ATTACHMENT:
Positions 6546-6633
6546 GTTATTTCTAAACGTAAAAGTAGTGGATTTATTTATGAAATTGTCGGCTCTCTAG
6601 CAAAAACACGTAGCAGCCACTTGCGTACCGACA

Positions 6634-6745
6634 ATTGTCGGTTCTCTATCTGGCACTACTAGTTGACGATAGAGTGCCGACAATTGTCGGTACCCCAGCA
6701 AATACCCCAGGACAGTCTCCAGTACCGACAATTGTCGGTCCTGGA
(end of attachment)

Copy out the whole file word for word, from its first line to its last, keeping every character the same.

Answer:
Positions 6546-6633
6546 GTTATTTCTAAACGTAAAAGTAGTGGATTTATTTATGAAATTGTCGGCTCTCTAG
6601 CAAAAACACGTAGCAGCCACTTGCGTACCGACA

Positions 6634-6745
6634 ATTGTCGGTTCTCTATCTGGCACTACTAGTTGACGATAGAGTGCCGACAATTGTCGGTACCCCAGCA
6701 AATACCCCAGGACAGTCTCCAGTACCGACAATTGTCGGTCCTGGA